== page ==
Homeowners around the country are thanking their lucky stars that the RBA has put a pause on the rate rises.
At today’s April board meeting, RBA Governor Phillip Lowe confirmed there would be no cash rate increases this month.
While the rate reprieve is music to many borrowers’ ears, the RBA didn’t rule out the possibility of more rate rises to occur later this year.
It comes as Compare the Market’s latest research revealed almost half of adult Australians think owning property is just a pipe dream (41%).
This compares to less than 13% that said owning property is still attainable, and 46% already own property.
Compare the Market’s General Manager of Money, Stephen Zeller, said the Board’s merciful decision to not raise the cash rate will allow variable rate borrowers to breathe a sigh of relief.
“It only took us 335 days and 10 rate rises to get here, but it seems we may be close to the peak of inflation mountain and may potentially be on our way back to base camp,” Mr Zeller said.
“But for now, borrowers will be able to catch their breath .
“With the rising cost of fuel, groceries, gas and electricity, this reprieve is just what many borrowers needed to be able to keep up with their repayments.
“Especially considering a person with a $500,000 mortgage is already paying more than $1,000 more each month than they were at the start of May 2022.
“Which is why it really does pay to shop around for the best rate.
“There’s a number of cashback offers available right now that are attached to competitive rates.
“If you’re on a rate that’s higher than 5% or doesn’t at least start with a 5 – it’s time to consider switching.
“You could be saving thousands of dollars over the life of your loan”.
Many Australians with a $700,000 mortgage are likely already paying $1,566 more each month than they were at the start of May 2022, following a 350 basis point jump in just nine months.
|Mortgage size||Increase in average monthly repayments since the start of May 2022 (350 basis points)|
|Reserve Bank Lenders’ Interest Rates. Monthly repayments do not include any reduction in the mortgage balance over time. These calculations assume: An owner-occupied variable interest rate of 2.86% p.a in May 2022; principal and interest (P&I) repayments; cash rate increases are passed on in full; the loan term is 30 years; and there are no monthly fees.|
“Many borrowers needed this rate reprieve because they’ve already been hit with even higher costs of groceries, fuel and energy,” Mr Zeller said.
“With the home loan interest rate grenade is set to blow for many borrowers this year, many Aussies will be looking to refinance.
“If you’re on a fixed rate due to expire, you should be looking for the most competitive rate available and planning to make the switch or negotiating a lower rate with your current lender at least a month beforehand.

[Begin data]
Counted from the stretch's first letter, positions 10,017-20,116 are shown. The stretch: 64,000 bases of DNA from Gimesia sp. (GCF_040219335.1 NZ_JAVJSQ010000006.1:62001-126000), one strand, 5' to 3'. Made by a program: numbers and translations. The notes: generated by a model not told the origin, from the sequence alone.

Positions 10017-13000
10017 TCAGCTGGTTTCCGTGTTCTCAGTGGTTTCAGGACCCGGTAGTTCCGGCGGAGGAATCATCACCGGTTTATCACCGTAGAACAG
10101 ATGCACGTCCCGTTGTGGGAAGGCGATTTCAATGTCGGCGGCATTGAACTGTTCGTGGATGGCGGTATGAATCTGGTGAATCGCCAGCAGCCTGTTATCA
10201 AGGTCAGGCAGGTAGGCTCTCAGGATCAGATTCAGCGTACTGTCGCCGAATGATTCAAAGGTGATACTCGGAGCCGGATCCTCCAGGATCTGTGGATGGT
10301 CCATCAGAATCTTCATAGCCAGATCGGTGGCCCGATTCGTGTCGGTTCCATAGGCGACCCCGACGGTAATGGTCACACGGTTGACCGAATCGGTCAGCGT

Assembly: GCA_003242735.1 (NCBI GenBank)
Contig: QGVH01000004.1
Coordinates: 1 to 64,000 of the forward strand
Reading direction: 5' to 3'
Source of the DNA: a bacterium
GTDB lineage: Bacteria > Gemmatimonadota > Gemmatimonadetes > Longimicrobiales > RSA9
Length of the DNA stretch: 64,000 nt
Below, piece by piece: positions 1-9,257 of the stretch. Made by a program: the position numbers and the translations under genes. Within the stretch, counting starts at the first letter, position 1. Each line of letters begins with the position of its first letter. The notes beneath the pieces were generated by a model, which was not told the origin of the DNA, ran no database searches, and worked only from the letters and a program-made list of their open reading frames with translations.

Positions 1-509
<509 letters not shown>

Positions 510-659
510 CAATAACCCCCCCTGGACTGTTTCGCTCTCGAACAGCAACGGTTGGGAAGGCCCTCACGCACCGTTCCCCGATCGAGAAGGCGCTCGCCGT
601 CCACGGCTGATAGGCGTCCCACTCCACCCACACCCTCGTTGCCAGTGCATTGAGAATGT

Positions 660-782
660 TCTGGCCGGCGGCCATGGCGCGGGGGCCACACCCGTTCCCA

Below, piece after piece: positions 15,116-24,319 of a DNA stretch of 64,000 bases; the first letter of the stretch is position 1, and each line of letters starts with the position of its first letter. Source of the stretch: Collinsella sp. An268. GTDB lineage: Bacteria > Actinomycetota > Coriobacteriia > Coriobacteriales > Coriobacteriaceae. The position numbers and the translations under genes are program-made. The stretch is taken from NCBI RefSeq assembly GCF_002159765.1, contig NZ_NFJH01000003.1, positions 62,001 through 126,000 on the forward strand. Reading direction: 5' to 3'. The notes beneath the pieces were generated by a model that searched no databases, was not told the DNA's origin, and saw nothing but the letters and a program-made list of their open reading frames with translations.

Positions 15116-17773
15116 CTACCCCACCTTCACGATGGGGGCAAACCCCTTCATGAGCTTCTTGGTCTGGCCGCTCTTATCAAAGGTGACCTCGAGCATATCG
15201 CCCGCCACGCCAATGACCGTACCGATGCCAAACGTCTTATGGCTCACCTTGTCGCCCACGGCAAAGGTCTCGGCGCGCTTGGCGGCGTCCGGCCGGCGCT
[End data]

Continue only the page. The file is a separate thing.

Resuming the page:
“In a time where the cost of living is so high, the smart choice isn’t to stay complacent and be loyal. Using comparison websites can save you a lot of money by helping you to find a better deal.
“But people’s borrowing power isn’t what it used to be, so it might not be possible to refinance if you have a high loan to value ratio (LVR)”.
Borrowing power has plunged more than $200,000 for some Australians but are being warned it could plummet even further in the coming months.
According to Compare the Market research, a family in Sydney with two children that has a household income of $150,000 has seen their borrowing power shrink by 21% since April last year.
It’s a worse story for a couple from Brisbane with no children who earn $150,000 per annum combined. They had the potential to borrow $994,900 in April last year but now, that same couple can only borrow $779,200, which is $215,700 less – a 25% decrease.
Assuming there’s at least one more 25 basis point increases, and it’s passed on in full by lenders, that couple might only be able to borrow $761,300 in July this year.
|Borrowing capacity||April 2022||April 2023||July 2023 (predicted)|
|Single in Melbourne 75K||$516,200||$404,300||$395,000|
|Couple in Brisbane 150K||$994,900||$779,200||$761,300|
|Family in Sydney (2 kids) 150K||$929,200||$727,700||$711,100|
|Table constructed using the HEM (Household Expenditure Measurement) for a couple with no kids living in Sydney, with combined gross income of $150,000. March 2022 calculation assumes a variable rate of 2.86 per cent. The March 2023 column calculation assumes an average variable rate of 5.29%. The July 2023 column assumes there is one more 25 basis point increase, and is passed on in full, for an assumed variable rate of 5.54%.|
*Survey of 1,010 Australians, conducted in February 2023.
For more information, please contact:
Natasha Innes | 0416 705 514 | [email protected]
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